Author Chat: C. J. Darlington

But the fruit of the Spirit is love, joy, peace, longsuffering, kindness, goodness, faithfulness, meekness, self-control;
against such there is no law.
Galatians 5:22-23 ASV

Reader Friends,

The Apostle Paul admonishes his student and beloved friend and helper Timothy in 2 Timothy 1 to hold onto Paul’s sound words and to guard the treasure committed to him in the faith and love of Jesus. He reminds the younger man that doing so is possible through the Holy Spirit which indwells him.

In Galatians 5 Paul speaks of the “fruits” of the indwelling Spirit. These come to mind when I read our guest author C.J. Darlington‘s answers to questions about her journey from aspiring writer to award-winning author and now publisher as co-owner of Mountainview Books LLC. In particular, four fruits of the spirit–love, joy, peace, and long-suffering–shine when C.J. writes about her Paint mare named Sky

Look carefully, and I think you’ll find the clues …

~~~

C.J. Darlington Welcome, C.J. What an honor it is to have you as our guest today. 

1) How would you categorize yourself as an author?

I mostly write contemporary stories that include elements of suspense, but I also have a lot of fun writing my speculative YA stories. It’s a great time to be a writer because we don’t necessarily have to stick to one genre. I love the variety!

2) You won the Jerry Jenkins Writers Guild Operation First Novel award for Thicker Than Blood. Can you give us a brief summary of the plot, C.J.?

thicker-than-blood-250Thicker than Blood is the story of two sisters who meet again after fifteen years of estrangement. The older, Christy, is a troubled alcoholic who works at a rare bookstore. The younger, May, is the co-owner of a failing cattle ranch. They both have something the other desperately needs, but they don’t realize it.

A bit about the main character … The majority of the story follows Christy, who is becoming adept at the intricacies of rare book buying and selling. She works at a four-story used bookstore called Dawson’s Book Barn. But on her thirty-third birthday she’s arrested for drunk driving and has to decide whether to return to her abusive ex-boyfriend or face the consequences. It isn’t long before she hits rock bottom.

The main theme? No one is ever too far gone for God. (Tweet That!) I also love weaving a story of sisterly love and devotion.

Where did the idea for the book come from?

It was always about two very different sisters. The plot grew from there. I loved being able to share about rare books, and that was something that developed over time. Christy was actually a real estate agent in early drafts! A first edition of Ernest Hemingway’s For Whom the Bell Tolls plays an important part in Thicker than Blood, which is especially neat for a book lover like me.

3) Tell us about the other three novels in the Thicker Than Blood series: Bound by Guilt, Ties That Bind, and the latest, Running on Empty:

Brief summaries and a little about the characters:

bound-by-guilt-250Bound by Guilt: A botched robbery at a used bookstore sends a teen girl on the run. The story focuses primarily on teen Roxi Gold who’s desperate for the love of a family. She’s been in and out of foster care since she was eight and just wants to fit in and have some stability. We also get to know police officer Abby Dawson who’s determined to find out who killed her brother.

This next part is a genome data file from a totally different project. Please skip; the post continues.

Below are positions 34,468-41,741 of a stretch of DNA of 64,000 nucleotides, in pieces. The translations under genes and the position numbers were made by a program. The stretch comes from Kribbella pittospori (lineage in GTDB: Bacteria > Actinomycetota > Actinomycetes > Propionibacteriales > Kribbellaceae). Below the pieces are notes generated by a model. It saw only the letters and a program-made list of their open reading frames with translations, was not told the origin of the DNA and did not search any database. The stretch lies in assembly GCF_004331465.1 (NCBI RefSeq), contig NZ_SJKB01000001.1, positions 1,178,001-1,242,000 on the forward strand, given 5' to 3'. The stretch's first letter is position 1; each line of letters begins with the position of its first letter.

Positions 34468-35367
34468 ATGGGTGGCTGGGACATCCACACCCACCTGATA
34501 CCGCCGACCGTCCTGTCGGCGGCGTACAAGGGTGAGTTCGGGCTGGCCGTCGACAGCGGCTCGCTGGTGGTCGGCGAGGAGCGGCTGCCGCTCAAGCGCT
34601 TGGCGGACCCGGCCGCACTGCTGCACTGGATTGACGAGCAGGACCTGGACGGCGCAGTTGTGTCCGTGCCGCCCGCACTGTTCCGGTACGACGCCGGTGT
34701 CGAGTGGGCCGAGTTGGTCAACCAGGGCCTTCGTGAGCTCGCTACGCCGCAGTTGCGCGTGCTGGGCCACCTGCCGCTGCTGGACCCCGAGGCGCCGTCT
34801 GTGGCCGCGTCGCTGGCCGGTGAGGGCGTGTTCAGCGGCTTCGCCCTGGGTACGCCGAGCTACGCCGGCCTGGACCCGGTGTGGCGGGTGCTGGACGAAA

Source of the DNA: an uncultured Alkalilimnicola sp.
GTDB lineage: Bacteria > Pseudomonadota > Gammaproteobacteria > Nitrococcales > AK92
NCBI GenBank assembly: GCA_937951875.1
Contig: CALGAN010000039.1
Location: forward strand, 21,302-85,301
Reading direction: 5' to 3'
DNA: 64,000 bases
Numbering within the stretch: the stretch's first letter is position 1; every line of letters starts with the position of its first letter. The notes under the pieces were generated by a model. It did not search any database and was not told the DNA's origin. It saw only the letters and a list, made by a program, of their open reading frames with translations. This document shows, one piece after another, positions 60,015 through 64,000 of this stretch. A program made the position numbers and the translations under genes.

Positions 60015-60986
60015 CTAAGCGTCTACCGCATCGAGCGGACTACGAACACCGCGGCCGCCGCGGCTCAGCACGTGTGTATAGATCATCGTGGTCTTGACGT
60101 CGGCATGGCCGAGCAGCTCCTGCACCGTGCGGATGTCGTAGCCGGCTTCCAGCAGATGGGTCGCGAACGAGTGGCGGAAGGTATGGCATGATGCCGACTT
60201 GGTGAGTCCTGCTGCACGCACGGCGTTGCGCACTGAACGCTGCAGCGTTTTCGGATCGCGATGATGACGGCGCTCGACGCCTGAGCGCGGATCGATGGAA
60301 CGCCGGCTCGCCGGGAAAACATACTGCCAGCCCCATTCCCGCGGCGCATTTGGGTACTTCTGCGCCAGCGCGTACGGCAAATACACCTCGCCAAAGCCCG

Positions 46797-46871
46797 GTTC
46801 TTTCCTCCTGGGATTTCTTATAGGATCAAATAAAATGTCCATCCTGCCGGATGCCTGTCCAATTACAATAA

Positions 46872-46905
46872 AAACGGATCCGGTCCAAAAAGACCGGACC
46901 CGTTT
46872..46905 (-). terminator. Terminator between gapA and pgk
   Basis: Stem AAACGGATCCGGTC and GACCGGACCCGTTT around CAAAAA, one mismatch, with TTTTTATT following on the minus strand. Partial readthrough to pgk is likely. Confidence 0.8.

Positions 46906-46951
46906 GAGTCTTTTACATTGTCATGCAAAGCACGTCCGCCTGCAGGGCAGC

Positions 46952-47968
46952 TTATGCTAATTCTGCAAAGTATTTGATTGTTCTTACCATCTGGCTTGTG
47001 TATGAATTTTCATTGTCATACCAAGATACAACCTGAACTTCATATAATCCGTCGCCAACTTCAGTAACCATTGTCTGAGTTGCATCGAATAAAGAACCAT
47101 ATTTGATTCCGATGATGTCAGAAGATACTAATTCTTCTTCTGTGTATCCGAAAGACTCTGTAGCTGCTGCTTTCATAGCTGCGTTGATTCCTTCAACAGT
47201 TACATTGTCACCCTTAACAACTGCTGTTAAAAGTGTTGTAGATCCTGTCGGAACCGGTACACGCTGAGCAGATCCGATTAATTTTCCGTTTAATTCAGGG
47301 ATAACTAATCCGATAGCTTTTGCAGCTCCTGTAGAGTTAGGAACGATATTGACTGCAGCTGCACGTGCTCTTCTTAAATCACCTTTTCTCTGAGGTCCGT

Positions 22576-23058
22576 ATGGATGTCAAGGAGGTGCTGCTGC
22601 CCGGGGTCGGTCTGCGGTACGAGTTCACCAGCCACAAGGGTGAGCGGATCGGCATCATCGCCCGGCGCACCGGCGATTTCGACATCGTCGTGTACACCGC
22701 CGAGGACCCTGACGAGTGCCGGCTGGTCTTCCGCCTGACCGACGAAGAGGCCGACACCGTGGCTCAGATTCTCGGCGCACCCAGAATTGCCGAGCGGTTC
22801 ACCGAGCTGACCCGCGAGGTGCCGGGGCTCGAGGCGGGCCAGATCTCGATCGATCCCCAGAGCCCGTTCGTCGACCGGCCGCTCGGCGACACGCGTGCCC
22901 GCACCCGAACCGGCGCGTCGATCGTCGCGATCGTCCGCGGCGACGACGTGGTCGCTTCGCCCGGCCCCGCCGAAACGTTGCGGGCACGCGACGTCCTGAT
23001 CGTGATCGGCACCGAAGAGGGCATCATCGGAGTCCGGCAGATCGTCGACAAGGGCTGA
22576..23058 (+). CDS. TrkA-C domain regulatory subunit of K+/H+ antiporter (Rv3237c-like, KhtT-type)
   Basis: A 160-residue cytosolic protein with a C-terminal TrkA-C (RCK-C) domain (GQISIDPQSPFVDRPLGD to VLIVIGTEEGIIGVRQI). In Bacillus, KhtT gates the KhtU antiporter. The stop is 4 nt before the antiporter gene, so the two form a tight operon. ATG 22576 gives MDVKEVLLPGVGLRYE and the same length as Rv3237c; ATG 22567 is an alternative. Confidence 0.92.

ties-that-bind-250Ties that Bind: On a quest to find her father, a young woman discovers she has two sisters who have no idea she exists. Brynn Taylor has just gotten out of prison and is finally ready to fulfill her mother’s dying wish and find the father she’s never known. She ends up in the small cattle town of Elk Valley, Colorado, where her plans and her life begin to unravel.

running-on-empty-250Running on Empty: A lonely, down-on-her-luck young woman suddenly finds herself the guardian of her much younger half-sister. Not only is she blindsided with the news that she has a biological mother out there somewhere, but now she has to take care of Callie. But Del and Callie soon develop a sweet bond that I really enjoyed writing. Plus there’s a greyhound named Utah who I hope readers come to love too.

The theme of families and reconciliation is woven into all my stories (Tweet That!), right along with the theme of Thicker than Blood about the amazing reach of God’s love to all of us, no matter what we’ve done.

How would you compare/contrast the four novels?

I wrote all four with the intent that they stand completely by themselves. You don’t have to read Thicker than Blood to be able to enjoy Running on Empty, for instance. But there is a deeper experience if you read them in order. They all have the same flavor but take a look at a different issue.

Do the novels’ main characters intersect in the four stories?

Yes! That was something I enjoyed a lot. Most of the main characters from each book have a supporting role in the next.

In which main character do you find the most of yourself?

I think May Williams from Thicker than Blood is the closest to me in some ways. She has a deep love for animals and the outdoors and she’s trying to live a good Christian life. When she messes up and makes mistakes, which she does, she picks herself back up and keeps going. That’s what I hope I can always do in my life.

3) Your novel Jupiter Winds was a finalist in the 2015 American Christian Fiction Writers Carol Award contest. How does it compare with the other four? How different was the writing experience?